Magical items are pretty straight forward — anyone can use potions, magic-users and thieves can read magic scrolls. Enchanted items, however, are sought after but also risky — especially since most of these items are considered to be intelligent (we have an example of a sentient sword that will fight on its own, but if its own avoids combat it may turn on them!)

Characters level at the same rates, and the game is presented on a B/X-style scale of 1-14. At level 6 you acquire a third talent for your class (Fighters get a better crit range, MUs get a familiar, and Rogues can use magic scrolls.) At 10th level, you get a new background, but this one is tied to a title of importance — Baron of a Region, Leader of the Thieves Guild, Archmage of the Tower, etc.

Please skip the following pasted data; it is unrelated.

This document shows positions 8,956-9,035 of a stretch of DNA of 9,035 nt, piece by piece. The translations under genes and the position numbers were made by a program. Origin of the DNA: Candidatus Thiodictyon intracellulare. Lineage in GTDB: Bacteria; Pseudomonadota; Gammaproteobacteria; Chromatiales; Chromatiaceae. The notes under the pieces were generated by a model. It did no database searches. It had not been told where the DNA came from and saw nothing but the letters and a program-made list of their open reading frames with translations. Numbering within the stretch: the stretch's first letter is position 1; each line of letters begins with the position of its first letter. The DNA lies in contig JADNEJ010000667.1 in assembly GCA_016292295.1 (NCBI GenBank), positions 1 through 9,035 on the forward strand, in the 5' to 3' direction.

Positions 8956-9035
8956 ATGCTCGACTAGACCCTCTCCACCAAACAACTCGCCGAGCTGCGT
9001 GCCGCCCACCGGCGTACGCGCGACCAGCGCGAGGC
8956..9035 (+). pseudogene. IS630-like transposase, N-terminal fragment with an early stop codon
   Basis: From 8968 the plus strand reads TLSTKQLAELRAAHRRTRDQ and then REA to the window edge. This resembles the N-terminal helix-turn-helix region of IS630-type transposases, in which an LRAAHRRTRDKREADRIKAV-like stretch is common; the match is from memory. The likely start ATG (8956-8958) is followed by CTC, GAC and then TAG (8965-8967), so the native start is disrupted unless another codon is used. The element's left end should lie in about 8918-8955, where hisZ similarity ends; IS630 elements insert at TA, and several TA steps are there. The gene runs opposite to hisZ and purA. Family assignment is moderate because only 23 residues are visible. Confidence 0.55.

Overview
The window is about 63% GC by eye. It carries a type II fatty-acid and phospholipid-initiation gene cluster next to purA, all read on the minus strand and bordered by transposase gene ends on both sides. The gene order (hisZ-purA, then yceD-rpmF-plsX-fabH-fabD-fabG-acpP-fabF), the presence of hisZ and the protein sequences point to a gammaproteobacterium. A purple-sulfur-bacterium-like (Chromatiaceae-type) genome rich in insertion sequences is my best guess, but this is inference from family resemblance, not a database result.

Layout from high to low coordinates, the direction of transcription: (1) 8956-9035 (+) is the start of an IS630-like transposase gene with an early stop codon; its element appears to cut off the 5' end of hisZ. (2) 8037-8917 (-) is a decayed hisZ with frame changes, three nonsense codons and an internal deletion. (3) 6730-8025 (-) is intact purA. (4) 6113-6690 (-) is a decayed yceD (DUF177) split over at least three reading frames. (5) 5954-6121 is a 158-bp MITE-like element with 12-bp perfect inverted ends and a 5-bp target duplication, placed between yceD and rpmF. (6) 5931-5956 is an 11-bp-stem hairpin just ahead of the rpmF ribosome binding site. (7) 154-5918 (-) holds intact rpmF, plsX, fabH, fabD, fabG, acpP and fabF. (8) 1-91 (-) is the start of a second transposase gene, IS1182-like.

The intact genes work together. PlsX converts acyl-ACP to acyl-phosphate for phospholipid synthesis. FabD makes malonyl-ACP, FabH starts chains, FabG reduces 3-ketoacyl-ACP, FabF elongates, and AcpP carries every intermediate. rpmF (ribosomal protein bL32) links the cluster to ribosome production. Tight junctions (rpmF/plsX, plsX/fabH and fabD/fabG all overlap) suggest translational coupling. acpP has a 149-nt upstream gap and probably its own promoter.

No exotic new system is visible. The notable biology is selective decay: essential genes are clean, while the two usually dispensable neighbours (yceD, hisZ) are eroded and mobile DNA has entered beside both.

The XP system itself is simple, and I’ve used a similar one in other games: Every session the GM awards 1-3 XP. At 10 XP, you level. It’s easy, it allows the GM to set the pace or the rewards, it’s not dependent on slaying monsters or acquiring treasure, and it’s a bit more detailed than leveling up after every adventure or milestone arbitrated by the GM.

My Take Aways

At first, I really wanted to hack this game and add to it. But as time goes on, I realize just how elegant and thought out the rules are. It’s a very nice middle ground of old-school and modern gaming ideas. Where I was initially concerned that it was too simple, and that characters would play too similarly, I realize there’s plenty of wiggle room for players and DMs to tinker without having to really add or change anything major.